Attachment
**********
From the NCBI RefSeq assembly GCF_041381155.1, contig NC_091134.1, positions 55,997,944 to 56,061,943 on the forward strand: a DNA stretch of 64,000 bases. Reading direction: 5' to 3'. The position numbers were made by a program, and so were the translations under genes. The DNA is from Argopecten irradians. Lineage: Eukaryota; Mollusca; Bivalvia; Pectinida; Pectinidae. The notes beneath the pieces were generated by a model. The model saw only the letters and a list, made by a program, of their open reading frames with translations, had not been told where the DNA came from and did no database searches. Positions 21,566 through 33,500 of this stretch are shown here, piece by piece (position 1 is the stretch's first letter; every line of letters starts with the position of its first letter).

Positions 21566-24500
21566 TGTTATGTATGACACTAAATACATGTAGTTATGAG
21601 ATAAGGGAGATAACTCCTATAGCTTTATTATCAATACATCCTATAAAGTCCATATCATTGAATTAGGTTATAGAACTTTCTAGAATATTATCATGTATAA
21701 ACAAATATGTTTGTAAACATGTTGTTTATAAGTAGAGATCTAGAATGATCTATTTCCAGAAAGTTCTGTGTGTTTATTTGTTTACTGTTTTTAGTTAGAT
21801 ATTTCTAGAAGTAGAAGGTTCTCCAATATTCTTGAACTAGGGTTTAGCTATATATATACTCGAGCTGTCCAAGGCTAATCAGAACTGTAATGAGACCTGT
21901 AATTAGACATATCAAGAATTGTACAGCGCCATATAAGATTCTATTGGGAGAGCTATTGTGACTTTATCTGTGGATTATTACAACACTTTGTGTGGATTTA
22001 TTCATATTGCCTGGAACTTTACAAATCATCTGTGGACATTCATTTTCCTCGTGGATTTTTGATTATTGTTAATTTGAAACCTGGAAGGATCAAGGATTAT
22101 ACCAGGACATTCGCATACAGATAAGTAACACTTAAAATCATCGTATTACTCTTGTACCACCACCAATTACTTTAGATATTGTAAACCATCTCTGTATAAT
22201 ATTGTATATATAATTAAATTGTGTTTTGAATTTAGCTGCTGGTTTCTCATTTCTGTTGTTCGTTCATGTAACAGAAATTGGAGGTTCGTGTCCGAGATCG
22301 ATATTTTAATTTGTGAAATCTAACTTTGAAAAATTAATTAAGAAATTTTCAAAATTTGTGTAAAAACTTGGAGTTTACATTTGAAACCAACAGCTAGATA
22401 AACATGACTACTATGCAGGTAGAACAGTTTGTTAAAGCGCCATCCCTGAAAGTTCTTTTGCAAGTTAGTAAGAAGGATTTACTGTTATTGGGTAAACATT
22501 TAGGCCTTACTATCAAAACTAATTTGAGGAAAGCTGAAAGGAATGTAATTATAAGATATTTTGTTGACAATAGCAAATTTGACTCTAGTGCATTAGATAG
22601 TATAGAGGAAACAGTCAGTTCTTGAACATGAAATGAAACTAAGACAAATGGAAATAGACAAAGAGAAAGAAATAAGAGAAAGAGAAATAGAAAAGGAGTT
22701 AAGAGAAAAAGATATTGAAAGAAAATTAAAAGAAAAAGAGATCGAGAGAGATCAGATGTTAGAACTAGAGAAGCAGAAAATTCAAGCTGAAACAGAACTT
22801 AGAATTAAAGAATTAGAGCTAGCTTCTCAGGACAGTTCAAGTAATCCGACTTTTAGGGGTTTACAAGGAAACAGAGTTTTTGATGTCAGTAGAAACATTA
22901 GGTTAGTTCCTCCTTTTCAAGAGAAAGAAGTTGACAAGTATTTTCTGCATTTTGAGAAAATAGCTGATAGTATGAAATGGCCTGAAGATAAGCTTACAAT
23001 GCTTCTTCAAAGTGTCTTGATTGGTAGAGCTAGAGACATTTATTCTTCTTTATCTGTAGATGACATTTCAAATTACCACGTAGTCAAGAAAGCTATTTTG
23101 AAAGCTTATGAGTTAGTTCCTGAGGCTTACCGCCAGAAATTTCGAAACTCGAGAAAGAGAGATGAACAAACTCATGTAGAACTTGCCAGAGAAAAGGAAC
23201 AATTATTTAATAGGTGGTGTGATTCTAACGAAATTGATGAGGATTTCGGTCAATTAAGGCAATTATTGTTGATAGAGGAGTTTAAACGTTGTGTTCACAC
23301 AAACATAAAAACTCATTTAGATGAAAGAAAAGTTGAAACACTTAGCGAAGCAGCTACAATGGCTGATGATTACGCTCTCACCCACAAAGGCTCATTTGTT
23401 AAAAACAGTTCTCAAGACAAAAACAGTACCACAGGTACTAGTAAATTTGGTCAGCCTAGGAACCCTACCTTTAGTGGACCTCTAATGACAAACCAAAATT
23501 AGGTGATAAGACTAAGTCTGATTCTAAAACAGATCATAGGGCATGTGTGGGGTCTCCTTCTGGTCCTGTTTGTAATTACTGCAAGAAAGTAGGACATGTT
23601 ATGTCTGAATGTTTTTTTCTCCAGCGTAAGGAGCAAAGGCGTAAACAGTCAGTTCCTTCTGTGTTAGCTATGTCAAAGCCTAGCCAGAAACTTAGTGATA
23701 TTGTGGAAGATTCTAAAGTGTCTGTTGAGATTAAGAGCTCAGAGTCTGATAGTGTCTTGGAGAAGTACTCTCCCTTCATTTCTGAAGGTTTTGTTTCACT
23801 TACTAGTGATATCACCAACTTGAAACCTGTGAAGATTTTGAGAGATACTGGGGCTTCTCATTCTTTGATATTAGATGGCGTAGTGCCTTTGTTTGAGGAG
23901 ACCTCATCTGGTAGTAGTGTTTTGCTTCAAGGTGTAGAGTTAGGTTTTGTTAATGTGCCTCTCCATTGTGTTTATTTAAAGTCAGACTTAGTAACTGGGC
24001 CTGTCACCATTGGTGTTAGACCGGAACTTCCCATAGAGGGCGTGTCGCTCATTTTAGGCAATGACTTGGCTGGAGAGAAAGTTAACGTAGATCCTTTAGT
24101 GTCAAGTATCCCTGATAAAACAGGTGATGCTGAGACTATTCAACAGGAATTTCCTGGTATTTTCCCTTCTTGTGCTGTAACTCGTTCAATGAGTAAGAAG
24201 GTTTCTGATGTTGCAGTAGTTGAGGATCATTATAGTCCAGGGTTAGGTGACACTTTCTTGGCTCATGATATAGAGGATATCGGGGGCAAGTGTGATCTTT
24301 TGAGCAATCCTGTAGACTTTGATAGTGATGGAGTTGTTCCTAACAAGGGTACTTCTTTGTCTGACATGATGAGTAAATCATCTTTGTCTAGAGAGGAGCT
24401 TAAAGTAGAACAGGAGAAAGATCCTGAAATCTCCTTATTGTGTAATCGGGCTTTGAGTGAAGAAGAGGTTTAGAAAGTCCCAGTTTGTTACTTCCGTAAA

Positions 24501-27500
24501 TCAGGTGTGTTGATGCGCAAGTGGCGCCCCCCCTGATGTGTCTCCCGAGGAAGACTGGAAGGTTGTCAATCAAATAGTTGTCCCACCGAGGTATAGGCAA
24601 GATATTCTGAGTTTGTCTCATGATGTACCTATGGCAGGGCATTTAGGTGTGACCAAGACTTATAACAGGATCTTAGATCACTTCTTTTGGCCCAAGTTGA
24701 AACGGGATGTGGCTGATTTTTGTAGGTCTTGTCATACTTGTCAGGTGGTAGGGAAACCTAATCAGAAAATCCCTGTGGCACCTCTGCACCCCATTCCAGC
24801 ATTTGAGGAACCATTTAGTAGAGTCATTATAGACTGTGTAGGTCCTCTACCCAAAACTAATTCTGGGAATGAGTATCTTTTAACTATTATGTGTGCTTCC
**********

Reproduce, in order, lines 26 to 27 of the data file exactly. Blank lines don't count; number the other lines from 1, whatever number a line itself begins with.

23801 TACTAGTGATATCACCAACTTGAAACCTGTGAAGATTTTGAGAGATACTGGGGCTTCTCATTCTTTGATATTAGATGGCGTAGTGCCTTTGTTTGAGGAG
23901 ACCTCATCTGGTAGTAGTGTTTTGCTTCAAGGTGTAGAGTTAGGTTTTGTTAATGTGCCTCTCCATTGTGTTTATTTAAAGTCAGACTTAGTAACTGGGC